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 Islam and Muslims in Europe    by Dr Tariq Ramadan

Community vs.ghettoisation

The practice of Islam, by its very nature, exemplifies the community. Whether it be in the prayer or the fasting, the payment of the social purificatory tax (zakat) or the pilgrimage - it is this community dimension which, through brotherhood and solidarity, transcends to the very essence of a Muslim's being. Beyond his immediate family, the community is the first setting for a Muslim's social enlightenment. There are numerous Islamic teachings which guide the heart and spirit towards attaining his own individual fullness which has as it's source, the community- a place of faith and spirituality. In other words, if one refers to Islam, one must then automatically allude to a community of beings, of faith, spirituality and brotherhood. This is a fundamental component of the everyday religious practice. The constitution respects this and leaves to the religions the responsibility of defining their own philosophies. It is one thing to say it but another to affirm that Muslims should cut themselves off from any feeling or aspiration of community in order to occupy a place for themselves in the secular arena.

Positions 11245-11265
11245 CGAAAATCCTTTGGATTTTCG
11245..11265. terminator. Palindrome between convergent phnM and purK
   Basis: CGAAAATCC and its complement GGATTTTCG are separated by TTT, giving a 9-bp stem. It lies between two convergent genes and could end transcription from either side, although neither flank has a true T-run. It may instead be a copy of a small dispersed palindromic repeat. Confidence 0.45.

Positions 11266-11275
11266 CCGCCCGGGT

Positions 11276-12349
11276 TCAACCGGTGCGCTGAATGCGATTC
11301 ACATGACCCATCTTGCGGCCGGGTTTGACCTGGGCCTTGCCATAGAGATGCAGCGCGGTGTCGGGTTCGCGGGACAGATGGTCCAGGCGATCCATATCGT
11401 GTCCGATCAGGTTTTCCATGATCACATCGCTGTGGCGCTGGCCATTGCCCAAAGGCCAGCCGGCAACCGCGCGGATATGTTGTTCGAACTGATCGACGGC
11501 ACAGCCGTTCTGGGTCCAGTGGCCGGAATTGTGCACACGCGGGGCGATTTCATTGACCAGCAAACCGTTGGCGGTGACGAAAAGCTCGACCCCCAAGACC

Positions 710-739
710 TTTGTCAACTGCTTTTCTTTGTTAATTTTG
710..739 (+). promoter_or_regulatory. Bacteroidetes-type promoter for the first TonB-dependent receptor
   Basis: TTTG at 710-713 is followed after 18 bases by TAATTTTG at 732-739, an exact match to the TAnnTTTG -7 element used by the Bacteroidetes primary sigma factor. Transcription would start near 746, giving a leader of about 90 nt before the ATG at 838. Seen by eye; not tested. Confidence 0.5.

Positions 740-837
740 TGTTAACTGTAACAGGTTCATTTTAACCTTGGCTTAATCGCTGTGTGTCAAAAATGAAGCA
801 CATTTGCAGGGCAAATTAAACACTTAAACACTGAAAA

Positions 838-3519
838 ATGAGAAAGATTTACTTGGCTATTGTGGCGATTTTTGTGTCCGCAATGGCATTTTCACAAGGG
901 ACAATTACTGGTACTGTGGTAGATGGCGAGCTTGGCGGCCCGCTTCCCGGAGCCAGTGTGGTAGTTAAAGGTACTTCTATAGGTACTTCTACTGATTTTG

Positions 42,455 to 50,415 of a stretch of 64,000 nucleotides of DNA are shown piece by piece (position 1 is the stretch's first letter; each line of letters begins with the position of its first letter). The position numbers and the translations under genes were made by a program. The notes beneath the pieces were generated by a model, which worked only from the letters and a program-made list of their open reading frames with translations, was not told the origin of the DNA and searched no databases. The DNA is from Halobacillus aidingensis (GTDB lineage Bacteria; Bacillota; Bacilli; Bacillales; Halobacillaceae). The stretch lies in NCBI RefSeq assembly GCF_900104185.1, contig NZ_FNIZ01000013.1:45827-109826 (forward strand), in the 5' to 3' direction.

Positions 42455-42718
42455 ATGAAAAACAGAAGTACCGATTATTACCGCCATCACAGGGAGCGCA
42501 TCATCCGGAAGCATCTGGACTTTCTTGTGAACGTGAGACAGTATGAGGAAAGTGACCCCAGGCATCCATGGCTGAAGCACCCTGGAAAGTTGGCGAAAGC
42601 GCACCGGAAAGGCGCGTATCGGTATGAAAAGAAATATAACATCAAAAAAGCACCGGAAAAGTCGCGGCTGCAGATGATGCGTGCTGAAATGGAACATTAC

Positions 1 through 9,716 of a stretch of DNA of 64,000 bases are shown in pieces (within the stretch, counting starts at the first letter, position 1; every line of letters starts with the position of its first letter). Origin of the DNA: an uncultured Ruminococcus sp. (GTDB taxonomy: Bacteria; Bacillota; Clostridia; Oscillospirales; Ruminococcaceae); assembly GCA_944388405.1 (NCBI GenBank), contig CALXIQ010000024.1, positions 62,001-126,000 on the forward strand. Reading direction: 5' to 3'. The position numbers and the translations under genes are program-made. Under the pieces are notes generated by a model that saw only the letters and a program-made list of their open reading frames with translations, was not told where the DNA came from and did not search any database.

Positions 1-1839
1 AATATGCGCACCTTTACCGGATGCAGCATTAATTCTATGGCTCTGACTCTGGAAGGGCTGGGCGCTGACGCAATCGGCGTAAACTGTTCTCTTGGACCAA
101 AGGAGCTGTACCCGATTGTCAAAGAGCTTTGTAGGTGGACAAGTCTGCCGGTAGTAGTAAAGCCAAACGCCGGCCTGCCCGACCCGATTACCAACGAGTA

This being said, one should not confuse a community based on faith with an ambitious community whose sole purpose is to be isolated and to stand out within the social, political and legislative framework. This whole notion of intellectual and physical segregation is alien to the very spirit of Islam. Practicing one's faith within a community is one thing, isolating oneself from the surrounding society is another. Legally and politically speaking, Muslims must be considered as individuals who can exercise their conscious with regards to their rights and obligations as citizens. This would then imply knowledge of laws and participation in the social, political, and economic climate. To put it simply, Muslims should have a genuine feeling of belonging within the European society. The mind set prevalent among some second and third generation makes no sense-living in a bubble and ignoring the societal context without even having mastered the language, as occurs in several English regions. The community is the place for enlightenment of the spirit and should provide serenity and an intellectual vigor which permits for the blossoming of the Muslim individual as a European citizen.[7]

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